Open States: Transparency Report Card


Today we’re making available our Transparency Report Card, a byproduct of the work we did in producing Open States.


Transparency Report Card

In the course of writing scrapers for all 50 state legislatures, our Open States team and volunteers spent a lot of time looking at state legislative websites and struggling with the often inadequate information made available.  Impossibly difficult to navigate sites, information going missing and gnarly PDFs of tabular data have become daily occurrences for those of us working on Open States. People are always curious to know how their state stacked up compared to others — in fact one of the most frequent questions we have been asked has been “so which state was the worst?”  That question got us thinking:  How could we derive a measure of how “open” a state’s legislative data was?

After some consideration, we came up with six criteria on which each state could be evaluated, based on six of the Ten Principles for Opening Up Government Information: completeness, timeliness, ease of access, machine readability, use of commonly owned standards and permanence.  We omitted four of the original ten criteria (primacy, non-discrimination, licensing and usage costs) that tended not to present serious differences between states.

Evaluating each state on each criteria was a large task, and with community support we ensured that each state was evaluated by multiple people.  After the evaluation was complete, we converted the qualitative data on how a state performed to numeric scores (specific scoring details are available on the report card itself).  After summing these scores, states were also assigned a letter grade according to where they fell among their peers.  A state with a net score below negative one was given an F, a negative one or zero became a D.  With the average total score among states being a 1.5, we gave states with a net score of one or two a C, three became a B, and four and above became an A.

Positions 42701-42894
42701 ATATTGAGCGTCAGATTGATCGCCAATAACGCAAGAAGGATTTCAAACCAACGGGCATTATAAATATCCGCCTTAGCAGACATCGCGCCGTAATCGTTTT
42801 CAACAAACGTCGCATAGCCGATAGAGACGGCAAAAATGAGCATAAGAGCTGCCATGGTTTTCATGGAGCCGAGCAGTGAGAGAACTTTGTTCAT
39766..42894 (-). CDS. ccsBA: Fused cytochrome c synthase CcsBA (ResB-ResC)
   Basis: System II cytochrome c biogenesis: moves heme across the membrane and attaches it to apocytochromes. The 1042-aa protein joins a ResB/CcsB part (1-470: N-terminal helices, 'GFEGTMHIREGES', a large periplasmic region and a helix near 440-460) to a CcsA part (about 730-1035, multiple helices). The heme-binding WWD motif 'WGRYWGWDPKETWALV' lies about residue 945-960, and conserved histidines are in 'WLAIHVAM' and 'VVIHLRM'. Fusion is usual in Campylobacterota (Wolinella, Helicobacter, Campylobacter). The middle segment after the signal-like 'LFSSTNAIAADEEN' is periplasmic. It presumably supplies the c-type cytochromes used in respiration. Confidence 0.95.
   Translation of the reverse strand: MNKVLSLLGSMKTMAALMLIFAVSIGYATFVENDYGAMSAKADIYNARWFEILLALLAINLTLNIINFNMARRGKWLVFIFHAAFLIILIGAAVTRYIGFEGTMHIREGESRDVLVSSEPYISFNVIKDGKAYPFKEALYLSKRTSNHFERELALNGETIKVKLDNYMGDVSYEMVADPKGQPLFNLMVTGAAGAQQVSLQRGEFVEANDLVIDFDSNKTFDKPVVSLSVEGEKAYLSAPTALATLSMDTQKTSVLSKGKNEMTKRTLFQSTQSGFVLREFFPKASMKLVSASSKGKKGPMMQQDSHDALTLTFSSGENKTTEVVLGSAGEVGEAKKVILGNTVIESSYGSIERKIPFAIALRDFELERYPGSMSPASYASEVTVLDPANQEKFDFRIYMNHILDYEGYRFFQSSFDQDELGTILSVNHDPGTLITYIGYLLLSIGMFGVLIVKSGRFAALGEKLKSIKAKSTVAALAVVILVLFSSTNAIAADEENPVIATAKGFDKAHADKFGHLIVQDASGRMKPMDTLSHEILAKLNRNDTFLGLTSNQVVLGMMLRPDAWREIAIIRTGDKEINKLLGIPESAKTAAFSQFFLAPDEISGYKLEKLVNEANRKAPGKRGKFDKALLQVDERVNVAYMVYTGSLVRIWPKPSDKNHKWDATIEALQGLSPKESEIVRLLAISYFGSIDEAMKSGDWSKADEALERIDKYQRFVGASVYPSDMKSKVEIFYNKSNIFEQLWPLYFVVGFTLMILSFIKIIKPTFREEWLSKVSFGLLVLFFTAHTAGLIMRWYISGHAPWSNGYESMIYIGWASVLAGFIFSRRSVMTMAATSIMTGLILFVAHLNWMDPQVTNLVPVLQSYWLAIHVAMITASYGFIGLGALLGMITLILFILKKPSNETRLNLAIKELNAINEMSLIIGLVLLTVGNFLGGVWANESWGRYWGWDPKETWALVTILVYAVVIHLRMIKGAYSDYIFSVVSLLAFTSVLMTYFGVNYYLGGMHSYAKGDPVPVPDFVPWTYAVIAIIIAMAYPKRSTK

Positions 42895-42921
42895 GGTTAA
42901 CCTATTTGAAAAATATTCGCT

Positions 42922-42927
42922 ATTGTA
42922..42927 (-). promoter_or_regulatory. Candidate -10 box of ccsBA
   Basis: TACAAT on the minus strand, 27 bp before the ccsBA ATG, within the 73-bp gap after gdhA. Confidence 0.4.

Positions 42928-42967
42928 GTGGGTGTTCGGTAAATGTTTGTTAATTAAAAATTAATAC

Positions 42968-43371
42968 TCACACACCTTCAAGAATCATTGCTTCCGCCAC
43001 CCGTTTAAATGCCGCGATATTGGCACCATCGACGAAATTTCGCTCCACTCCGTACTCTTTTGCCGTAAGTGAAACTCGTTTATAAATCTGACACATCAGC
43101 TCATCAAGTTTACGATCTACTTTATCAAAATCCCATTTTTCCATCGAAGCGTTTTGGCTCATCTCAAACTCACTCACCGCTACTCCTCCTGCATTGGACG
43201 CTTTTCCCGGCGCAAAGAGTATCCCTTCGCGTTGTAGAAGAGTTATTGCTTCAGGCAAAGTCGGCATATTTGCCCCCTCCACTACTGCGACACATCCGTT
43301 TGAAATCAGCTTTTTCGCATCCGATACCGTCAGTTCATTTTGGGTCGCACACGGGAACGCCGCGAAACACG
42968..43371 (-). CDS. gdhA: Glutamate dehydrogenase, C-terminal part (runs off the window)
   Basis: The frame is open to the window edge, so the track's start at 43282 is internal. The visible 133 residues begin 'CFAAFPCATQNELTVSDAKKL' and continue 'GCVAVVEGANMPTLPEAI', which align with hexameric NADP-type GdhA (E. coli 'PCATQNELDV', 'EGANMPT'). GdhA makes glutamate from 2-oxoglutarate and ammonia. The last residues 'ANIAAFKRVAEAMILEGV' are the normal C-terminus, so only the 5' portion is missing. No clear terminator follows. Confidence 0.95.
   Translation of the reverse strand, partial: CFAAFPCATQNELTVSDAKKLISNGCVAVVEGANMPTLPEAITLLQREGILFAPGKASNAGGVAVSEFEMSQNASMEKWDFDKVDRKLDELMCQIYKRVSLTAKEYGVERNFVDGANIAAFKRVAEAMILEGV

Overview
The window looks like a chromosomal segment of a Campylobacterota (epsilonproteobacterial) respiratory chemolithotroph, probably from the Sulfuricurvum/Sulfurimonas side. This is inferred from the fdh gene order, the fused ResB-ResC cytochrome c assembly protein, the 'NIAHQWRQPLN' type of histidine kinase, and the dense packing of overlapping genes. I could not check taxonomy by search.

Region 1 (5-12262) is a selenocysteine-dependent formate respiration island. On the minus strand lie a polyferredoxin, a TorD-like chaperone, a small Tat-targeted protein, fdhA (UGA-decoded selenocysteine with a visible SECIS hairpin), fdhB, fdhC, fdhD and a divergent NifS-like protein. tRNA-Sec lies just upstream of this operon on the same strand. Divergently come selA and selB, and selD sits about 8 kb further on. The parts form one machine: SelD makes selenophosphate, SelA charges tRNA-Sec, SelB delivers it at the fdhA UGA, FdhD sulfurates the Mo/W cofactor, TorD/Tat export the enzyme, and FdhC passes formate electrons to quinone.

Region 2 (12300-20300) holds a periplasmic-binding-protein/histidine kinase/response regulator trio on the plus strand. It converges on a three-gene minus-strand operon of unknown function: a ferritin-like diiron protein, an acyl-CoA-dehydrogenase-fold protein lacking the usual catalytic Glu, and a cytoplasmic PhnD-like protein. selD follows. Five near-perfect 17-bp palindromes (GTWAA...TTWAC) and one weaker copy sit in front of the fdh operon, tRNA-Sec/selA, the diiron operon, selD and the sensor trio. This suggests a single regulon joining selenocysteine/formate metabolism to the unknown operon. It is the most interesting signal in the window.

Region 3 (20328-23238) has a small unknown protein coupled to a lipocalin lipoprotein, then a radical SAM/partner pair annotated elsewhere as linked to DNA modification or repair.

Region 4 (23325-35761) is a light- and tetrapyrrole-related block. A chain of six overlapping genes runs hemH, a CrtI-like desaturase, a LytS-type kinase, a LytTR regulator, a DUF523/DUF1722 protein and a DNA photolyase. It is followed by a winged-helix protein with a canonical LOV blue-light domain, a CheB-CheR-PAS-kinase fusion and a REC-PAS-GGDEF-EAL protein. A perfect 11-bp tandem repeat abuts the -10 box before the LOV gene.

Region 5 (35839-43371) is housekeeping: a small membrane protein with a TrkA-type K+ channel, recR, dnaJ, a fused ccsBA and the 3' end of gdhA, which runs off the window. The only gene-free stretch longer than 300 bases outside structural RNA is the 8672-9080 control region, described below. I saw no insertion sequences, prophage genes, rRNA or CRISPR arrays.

The final breakdown was 8 As, 11 Bs, 20 Cs, 6 Ds, and 6 Fs.   If you’re interested in how your state did compared to others you can check out all the details on the Open Legislative Data Report Card.

We know first-hand from our ongoing dialogue with state legislatures and open government technologists that identifying these commonplace problems can go a long way toward addressing them. In that spirit, and in the spirit of Sunshine Week, we offer this report card and recommendations today.